As families grow and expand, some move to different areas which make it difficult to communicate. But social networks make it easier for families to communicate with each other and be able to know what each family member is up to. An article called “Facebook Keeps Families in Touch” demonstrates how “Facebook and Skype are a great way for [older people] to keep track of the lives of people who are important to them” according to Doug Shadel, Washington State director of AARP.  Hal Mozer, who is 84,  views pictures of his daughter’s family in New Jersey and sees quick updates about his teen grandkids.

I have experienced this benefit myself. I can Skype with my family in Bolivia, South America, and it is great to be able to see and talk to family that is far away.  Facebook and Skype have essentially connected me to my family in Bolivia. There is a small chance that they can come here to America, so whatever connection I can make through social networks means a great deal to me and other relatives. It creates better relationships between families and helps keep us in touch.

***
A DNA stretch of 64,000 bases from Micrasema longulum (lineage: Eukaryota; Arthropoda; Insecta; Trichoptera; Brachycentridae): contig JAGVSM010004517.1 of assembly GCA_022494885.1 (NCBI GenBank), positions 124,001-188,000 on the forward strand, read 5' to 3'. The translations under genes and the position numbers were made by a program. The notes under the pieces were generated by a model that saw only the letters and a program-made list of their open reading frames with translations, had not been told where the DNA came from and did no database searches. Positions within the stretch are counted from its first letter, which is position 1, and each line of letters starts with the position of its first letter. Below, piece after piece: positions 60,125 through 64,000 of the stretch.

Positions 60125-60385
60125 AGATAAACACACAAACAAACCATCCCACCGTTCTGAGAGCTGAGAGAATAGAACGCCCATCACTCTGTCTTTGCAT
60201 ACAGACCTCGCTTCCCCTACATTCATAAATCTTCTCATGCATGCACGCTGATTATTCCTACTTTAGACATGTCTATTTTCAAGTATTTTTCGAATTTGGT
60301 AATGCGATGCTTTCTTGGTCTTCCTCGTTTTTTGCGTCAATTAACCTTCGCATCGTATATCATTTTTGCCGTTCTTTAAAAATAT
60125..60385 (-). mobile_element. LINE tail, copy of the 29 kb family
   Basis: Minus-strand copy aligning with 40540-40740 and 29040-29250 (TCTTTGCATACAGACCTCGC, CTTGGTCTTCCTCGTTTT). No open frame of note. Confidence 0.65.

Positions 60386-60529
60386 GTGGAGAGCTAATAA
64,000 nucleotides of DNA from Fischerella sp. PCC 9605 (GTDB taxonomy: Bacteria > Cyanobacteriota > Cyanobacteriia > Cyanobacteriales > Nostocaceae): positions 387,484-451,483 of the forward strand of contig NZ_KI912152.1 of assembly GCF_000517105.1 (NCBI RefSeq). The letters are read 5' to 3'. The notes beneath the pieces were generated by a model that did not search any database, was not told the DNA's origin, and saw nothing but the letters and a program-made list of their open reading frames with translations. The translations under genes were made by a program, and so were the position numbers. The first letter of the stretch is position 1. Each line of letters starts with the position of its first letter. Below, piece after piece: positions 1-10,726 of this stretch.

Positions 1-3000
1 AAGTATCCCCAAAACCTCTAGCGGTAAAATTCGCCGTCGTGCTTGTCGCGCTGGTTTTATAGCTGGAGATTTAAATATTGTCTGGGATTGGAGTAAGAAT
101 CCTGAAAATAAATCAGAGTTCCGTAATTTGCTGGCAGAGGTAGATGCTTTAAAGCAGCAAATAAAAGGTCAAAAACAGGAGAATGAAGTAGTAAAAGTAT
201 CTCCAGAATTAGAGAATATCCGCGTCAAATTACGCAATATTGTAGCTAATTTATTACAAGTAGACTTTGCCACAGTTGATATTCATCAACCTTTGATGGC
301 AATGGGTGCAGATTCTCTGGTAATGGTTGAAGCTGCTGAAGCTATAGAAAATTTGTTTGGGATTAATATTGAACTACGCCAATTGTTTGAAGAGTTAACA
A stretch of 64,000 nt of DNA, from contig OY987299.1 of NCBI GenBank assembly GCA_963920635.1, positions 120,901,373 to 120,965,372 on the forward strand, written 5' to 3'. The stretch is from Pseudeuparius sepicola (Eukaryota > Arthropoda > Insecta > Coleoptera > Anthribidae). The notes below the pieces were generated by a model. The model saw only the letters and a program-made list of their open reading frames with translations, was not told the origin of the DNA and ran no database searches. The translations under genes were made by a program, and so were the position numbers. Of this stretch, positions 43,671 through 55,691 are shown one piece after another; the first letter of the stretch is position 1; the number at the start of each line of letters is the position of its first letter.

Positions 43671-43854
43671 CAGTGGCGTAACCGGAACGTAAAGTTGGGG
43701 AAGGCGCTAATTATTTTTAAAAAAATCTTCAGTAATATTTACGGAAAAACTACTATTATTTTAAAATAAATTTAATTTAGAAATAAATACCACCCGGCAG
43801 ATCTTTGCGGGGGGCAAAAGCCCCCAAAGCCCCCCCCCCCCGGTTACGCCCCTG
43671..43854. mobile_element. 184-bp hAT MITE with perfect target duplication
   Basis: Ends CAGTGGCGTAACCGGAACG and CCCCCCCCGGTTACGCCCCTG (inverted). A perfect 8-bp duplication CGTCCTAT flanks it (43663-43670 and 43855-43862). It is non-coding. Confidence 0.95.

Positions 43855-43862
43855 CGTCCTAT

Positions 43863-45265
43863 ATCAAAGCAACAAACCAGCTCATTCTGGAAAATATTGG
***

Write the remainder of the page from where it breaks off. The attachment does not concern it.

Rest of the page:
Social Media is also used to help children progress in academics. Elizabeth Delmatoff began a Facebook-like forum where students were completing assignments for no extra credit. In “The Case for Social Media in Schools” by Sarah Kessler, she notes that “When [3rd and 4th grade teacher] Hardy started using blogs to teach, he developed his own platform to avoid some of the dangers associated with social media use and children. His platform allowed him to monitor and approve everything the children were posting online, and it didn’t expose his students to advertising that might be inappropriate.” Elizabeth Delmaroff and Matt Hardy realized the social networks were not going away so they managed to figure out a way where their students can use social media in a safe and fun way. The schools blocked social media because of the Children’s Internet Protection Act, as it keeps children away from “potential harm on the internet”(Kessler). But these teachers managed to teach their students how to properly use the internet and increase their grades.